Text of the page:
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Ecological Niches and Geographic Distributions (MPB-49)$
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A. Townsend Peterson, Jorge Soberón, Richard G. Pearson, Robert P. Anderson, Enrique Martínez-Meyer, Miguel Nakamura, and Miguel B. Araújo

Print publication date: 2011

Print ISBN-13: 9780691136868

Published to Princeton Scholarship Online: October 2017

DOI: 10.23943/princeton/9780691136868.001.0001

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Conclusions

Conclusions

Chapter:
(p.256) Chapter Sixteen Conclusions
Source:
Ecological Niches and Geographic Distributions (MPB-49)
Author(s):

A. Townsend Peterson

Jorge Soberón

Richard G. Pearson

Robert P. Anderson

Enrique Martínez-Meyer

Miguel Nakamura

Miguel Bastos Araújo

Publisher:
Princeton University Press
DOI:10.23943/princeton/9780691136868.003.0016

This book has described a comprehensive framework for thinking about the geography and ecology of species distributions, arguing that such a framework is critical to further progress in the field of ecological niches and distributions. To develop this framework, traditional concepts in ecology have been radically reworked. In this conclusion, some of the challenges for future work regarding ecological niche modeling are discussed, such as fully integrating the BAM diagram with central concepts of population biology and statistical theory; clarifying the notion of niche conservatism versus niche evolution as regards scenopoetic versus bionomic environmental dimensions; and improving the link between correlational and mechanistic approaches to estimating and understanding ecological niches. The book argues that careful conceptual thinking must be combined with detailed empirical exploration in order to address each of these challenges.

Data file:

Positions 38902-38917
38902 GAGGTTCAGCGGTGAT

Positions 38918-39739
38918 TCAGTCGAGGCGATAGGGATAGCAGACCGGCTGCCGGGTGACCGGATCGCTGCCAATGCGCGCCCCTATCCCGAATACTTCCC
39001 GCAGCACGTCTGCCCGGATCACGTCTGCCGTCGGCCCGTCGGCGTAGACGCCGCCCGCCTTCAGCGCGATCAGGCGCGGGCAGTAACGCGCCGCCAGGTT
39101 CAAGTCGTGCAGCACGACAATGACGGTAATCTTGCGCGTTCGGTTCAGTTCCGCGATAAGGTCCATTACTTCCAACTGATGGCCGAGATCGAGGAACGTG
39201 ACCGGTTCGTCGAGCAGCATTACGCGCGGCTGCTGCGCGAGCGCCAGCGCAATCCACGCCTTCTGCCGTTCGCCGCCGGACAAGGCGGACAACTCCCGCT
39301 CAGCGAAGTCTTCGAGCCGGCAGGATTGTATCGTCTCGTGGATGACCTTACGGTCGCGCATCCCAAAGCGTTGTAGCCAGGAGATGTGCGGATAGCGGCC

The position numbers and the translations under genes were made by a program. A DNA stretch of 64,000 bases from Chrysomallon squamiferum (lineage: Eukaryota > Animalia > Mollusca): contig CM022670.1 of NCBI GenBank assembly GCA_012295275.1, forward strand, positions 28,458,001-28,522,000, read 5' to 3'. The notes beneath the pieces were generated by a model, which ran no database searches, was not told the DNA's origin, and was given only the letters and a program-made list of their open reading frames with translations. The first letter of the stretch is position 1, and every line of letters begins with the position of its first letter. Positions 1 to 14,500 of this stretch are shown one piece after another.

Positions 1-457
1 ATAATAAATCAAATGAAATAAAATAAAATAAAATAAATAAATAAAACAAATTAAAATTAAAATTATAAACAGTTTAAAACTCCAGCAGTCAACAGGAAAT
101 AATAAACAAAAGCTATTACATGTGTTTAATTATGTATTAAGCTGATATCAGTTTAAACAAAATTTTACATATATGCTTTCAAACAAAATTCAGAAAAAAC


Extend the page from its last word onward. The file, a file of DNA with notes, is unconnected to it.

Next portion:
Keywords:   ecology, species distribution, ecological niche, ecological niche modeling, BAM diagram, population biology, statistical theory, niche conservatism, niche evolution, geography

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